How and why Parkinson’s disease (PD) starts and progresses is still not exactly known, but active research points to genetics and environment, among other factors. The environment is both external and internal – external in terms of what people encounter outside their bodies and internal in terms of what is inside their bodies. Researchers studying a variety of diseases have learned the importance of the microbiome in health and disease. The microbiome consists of all those bacteria, fungi, and viruses that occupy niches on and inside of people, such as on the skin, in the nose and mouth, and in the gut. These organisms can have far reaching effects in the body, distant from their own locations. Some of these interactions can affect the brain.
Ali Keshavarzian, MD, Chief of the Division of Digestive Diseases and Nutrition at Rush University in Chicago has been studying the role of the gut microbiome and its relation to inflammation, such as in inflammatory bowel disease, in addition to more distant sites including in the brain. His research includes the role of the gut microbiome as a contributing factor to the development and progression of PD as well as the potential to manipulate it to help manage the disease. He conducts both basic science research using animal models and clinical research with people with PD.
- Parkinson’s Today Blog: The PG Gut-Brain Connection
- Expert Briefing: Nutrition and Parkinson’s (webinar)
- Episode 4: The Importance of Good Nutrition for People with Parkinson’s (podcast)
About This Episode
Released: November 19 2019
Ali Keshavarzian, MD
Ali Keshavarzian, MD, FRCP, FACP, MACG, AGAF the Josephine M. Dyrenforth Chair of Gastroenterology, Professor of Medicine and the Graduate College, Director of the Division of Digestive Diseases and Nutrition (1999) and Director of the Institute for Advanced Study of the Gut, Chronobiology and Inflammation (2017) at Rush University Medical Center in Chicago, Illinois has been a practicing gastroenterologist with a specialty in managing patients with inflammatory bowel disease for over 30 years.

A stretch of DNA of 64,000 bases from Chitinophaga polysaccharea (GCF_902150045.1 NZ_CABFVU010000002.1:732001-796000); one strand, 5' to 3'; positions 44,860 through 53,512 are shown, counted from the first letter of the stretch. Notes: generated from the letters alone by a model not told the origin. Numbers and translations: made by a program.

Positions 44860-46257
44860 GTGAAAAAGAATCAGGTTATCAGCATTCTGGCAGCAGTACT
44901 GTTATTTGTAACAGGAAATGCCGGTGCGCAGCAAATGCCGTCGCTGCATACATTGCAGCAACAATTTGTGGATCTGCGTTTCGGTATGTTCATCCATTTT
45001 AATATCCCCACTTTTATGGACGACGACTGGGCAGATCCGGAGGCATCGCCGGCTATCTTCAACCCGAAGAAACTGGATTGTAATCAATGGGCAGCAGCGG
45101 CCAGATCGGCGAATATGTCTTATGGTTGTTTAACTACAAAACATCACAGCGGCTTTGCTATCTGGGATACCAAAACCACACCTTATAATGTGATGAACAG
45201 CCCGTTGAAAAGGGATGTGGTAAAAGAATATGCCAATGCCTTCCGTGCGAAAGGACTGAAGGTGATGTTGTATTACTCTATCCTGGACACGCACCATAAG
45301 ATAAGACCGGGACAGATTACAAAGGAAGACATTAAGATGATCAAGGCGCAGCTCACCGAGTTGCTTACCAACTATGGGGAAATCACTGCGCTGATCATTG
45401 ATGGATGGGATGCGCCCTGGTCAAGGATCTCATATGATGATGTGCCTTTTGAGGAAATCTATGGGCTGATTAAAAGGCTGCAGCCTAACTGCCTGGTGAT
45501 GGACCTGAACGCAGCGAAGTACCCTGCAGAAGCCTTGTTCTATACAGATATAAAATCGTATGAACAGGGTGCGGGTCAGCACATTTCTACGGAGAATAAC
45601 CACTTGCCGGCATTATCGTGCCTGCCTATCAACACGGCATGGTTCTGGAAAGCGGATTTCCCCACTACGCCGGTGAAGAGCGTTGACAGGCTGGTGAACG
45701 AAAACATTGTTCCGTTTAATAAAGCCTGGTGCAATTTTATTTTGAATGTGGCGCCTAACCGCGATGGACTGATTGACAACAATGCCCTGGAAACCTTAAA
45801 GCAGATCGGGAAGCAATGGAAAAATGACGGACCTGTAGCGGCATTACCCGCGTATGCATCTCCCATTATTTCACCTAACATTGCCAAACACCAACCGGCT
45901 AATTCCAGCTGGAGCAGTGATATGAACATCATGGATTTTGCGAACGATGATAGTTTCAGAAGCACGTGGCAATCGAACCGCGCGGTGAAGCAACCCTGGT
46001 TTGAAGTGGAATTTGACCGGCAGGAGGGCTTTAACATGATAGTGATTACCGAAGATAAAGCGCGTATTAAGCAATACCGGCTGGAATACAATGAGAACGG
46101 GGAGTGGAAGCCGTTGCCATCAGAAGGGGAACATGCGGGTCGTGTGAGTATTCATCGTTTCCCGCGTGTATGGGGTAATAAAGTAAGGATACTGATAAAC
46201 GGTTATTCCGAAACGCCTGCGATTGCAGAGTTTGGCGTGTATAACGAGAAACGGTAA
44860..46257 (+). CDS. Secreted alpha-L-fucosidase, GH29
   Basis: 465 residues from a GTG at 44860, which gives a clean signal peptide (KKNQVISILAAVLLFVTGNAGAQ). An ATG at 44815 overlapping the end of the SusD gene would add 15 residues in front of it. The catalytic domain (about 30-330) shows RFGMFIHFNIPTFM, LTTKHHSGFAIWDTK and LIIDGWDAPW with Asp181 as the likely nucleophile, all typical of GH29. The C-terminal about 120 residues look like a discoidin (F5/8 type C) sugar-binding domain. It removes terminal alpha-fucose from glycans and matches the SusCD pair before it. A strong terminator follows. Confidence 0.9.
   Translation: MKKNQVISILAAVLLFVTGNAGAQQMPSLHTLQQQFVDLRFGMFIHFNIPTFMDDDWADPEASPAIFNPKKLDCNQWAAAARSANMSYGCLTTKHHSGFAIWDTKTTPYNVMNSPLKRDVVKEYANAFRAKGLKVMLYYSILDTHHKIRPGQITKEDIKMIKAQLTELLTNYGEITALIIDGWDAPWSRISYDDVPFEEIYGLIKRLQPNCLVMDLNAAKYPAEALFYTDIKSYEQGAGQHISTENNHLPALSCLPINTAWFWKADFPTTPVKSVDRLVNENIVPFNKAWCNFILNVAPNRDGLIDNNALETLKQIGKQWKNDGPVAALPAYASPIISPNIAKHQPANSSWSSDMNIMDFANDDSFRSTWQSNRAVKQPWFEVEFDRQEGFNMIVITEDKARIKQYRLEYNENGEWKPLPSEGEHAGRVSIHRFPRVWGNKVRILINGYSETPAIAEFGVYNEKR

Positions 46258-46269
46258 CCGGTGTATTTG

As a clinician scientist, he has been studying the impact of environmental factors [stress, alcohol, sleep and circadian disruption] on intestinal barrier function host/microbe interaction that promote intestinal and systemic [gut-derived] inflammation leading to initiation and/or progression of inflammatory disorders including IBD, IBS, food allergy, metabolic syndrome, alcoholic cirrhosis, NASH and Parkinson’s disease. He has contributed to over 350 published articles [h-index of 77] and book chapters. His works have been supported by multiple NIH, DoD, NASA and USDA grants. He was one of the first investigators to report the key role of oxygen free radicals in tissue injury in inflammatory bowel disease and one of the first investigators to begin to focus on the role of intestinal microbiota in health and disease in alcoholism, IBD, cancer, HIV and Parkinson. He is one of the early investigators to examine the effects of circadian and sleep disruption on GI tract and to report the negative impact of sleep and circadian disruption in IBD.
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